What is classification?

Classification goes beyond sorting customers based on attributes they possess now. It looks towards the future. Think of it as your eCommerce crystal ball. 

So what is classification exactly? Simply put, classification is a special form of prediction. Here at QUIN, we use classification to predict what the future state of a customer may be. Will they churn or not churn? Will they complete their purchase or abandon their cart? 

More targeted marketing

Classification helps eCommerce businesses to devise and implement tailored, targeted marketing strategies which are aligned with the likely future actions of customers. 

Knowing ahead of time that there is a high probability that a customer will abandon their cart rather than completing the check out process means you can deploy tactics to reduce that risk. That could look like targeted codes or incentives - such as discount coupons or free shipping for example - to nurture that shopper through to the conversion stage.

What is the strategic value of correctly implementing both?

Implemented strategically, segmentation and classification can improve customer engagement levels, boost conversions, and grow sales.

Segmentation focuses on dividing customers into distinct groups based on specific attributes, pattern recognition, buying habits and previous behaviours. This means marketers can create more targeted campaigns and deliver more personalised eCommerce experiences.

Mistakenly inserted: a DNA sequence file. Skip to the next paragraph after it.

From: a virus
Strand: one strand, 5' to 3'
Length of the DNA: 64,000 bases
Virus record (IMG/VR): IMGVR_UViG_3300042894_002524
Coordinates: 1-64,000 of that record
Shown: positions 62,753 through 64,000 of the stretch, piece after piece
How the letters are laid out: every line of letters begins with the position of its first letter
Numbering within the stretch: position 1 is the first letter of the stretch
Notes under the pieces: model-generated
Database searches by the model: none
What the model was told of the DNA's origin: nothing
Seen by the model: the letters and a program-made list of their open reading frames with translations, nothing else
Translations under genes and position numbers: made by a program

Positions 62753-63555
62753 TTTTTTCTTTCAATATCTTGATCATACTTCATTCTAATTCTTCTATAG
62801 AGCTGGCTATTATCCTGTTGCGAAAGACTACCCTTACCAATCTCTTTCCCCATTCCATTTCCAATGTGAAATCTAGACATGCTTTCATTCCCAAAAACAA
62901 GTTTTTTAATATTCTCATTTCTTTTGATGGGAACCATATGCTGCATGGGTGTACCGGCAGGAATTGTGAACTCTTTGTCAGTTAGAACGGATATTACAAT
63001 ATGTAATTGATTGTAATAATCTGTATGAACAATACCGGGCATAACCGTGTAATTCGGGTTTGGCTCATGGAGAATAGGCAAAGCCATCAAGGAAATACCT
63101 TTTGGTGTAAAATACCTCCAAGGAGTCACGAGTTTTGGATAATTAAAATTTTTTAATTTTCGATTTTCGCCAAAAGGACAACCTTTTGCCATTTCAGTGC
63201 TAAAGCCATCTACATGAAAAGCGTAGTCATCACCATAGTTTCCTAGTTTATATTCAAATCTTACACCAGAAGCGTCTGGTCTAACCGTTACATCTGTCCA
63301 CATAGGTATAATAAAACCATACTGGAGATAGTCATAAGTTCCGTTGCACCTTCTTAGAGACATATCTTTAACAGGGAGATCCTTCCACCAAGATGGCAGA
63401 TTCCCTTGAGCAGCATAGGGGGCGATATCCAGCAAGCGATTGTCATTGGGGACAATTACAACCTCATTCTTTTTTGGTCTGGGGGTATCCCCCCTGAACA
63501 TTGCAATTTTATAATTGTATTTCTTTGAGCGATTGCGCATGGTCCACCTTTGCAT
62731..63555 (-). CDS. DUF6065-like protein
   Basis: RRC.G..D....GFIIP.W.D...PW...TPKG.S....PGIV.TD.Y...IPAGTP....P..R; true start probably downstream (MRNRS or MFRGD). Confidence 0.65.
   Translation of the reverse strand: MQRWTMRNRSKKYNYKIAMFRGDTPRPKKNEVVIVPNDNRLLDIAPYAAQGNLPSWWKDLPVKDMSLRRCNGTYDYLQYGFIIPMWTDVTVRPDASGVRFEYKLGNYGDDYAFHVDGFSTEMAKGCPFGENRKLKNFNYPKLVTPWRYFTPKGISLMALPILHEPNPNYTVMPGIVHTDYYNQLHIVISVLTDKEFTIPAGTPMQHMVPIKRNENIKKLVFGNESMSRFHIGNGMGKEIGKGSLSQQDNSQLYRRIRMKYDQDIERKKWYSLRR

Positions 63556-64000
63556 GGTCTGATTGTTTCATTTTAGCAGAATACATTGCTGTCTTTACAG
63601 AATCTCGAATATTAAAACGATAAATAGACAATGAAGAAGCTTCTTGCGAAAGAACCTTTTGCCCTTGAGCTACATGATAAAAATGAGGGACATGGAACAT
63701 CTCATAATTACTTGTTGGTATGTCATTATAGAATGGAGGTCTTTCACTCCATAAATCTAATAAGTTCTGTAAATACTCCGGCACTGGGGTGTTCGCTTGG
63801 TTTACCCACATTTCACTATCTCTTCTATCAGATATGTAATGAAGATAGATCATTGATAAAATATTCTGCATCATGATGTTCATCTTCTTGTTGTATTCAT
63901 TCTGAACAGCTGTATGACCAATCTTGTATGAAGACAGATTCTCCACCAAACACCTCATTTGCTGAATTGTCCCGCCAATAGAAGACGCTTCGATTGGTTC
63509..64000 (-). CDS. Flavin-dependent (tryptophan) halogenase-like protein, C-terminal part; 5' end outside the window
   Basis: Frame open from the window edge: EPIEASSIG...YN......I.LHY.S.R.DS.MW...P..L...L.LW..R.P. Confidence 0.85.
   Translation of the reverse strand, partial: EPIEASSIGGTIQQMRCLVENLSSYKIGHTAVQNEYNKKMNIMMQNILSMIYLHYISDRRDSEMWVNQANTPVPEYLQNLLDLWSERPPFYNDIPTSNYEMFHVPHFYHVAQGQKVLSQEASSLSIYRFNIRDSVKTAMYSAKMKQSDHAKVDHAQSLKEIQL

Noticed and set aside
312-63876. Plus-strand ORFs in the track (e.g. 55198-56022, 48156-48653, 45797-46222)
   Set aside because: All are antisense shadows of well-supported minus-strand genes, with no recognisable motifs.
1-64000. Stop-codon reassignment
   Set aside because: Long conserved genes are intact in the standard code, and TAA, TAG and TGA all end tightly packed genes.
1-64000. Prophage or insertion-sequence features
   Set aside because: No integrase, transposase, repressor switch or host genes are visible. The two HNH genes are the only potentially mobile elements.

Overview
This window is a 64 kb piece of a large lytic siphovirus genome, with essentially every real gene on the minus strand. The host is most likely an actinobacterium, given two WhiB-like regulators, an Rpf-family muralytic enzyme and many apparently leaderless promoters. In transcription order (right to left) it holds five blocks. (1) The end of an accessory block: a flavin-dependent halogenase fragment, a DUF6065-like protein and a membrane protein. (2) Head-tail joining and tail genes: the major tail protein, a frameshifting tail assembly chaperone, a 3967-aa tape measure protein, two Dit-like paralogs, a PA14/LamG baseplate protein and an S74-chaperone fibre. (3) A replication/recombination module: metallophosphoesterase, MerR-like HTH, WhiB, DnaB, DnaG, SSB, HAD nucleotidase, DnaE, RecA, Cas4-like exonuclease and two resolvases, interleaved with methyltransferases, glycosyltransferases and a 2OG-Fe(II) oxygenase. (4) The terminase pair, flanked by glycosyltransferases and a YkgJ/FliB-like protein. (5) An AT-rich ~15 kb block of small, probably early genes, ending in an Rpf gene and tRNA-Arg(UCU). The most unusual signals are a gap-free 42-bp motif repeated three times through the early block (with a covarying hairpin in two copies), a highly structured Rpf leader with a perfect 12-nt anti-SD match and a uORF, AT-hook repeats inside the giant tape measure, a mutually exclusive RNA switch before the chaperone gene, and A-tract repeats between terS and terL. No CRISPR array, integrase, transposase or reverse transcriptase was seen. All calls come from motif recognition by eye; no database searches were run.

By accurately segmenting customers based on their preferences, behaviours, and characteristics, businesses can gain deeper insights into their target audience. This understanding allows them to tailor marketing messages, promotions, and product recommendations specifically to each segment's needs and preferences.

Classification removes uncertainty and guesswork. It allows you to understand how a customer may behave in the future, so you can develop targeted marketing strategies aligned with those expectations. 

By combining the power of segmentation and classification, businesses can gain a deeper understanding of their customers, optimise marketing efforts, enhance the user experience, and make data-driven decisions allowing for optimal business outcomes in the eCommerce sphere.

Why do we choose to use classification?

While segmentation is valuable for understanding and predicting customer behaviour and personalising marketing efforts, it involves dividing cases or data into different groups based on similarities. This is typically done by comparing new cases to past cases that have already been categorised - as long as these cases are similar enough.

However, if a new case is significantly different from the known cases, existing segments may need to be reevaluated, leading to the creation of new segments or updates to the existing ones. In large and constantly changing data environments, it's simply not practical to reexamine all past data for each variation.

Classification goes beyond the information we already know about a customer - such as their age, location or buying habits - and predicts what future interactions may look like. This is an invaluable tool which removes the guesswork associated with wondering what shoppers may do next. Invaluable for planning and strategy, classification outlines what lies ahead, so there are fewer surprises and fewer unsuccessful marketing deployments further down the line.

When it comes to segmentation vs classification in eCommerce, do you favour one concept over the other, or do you use both strategically to generate the best possible outcomes? Let us know in the comments.

[1] Source: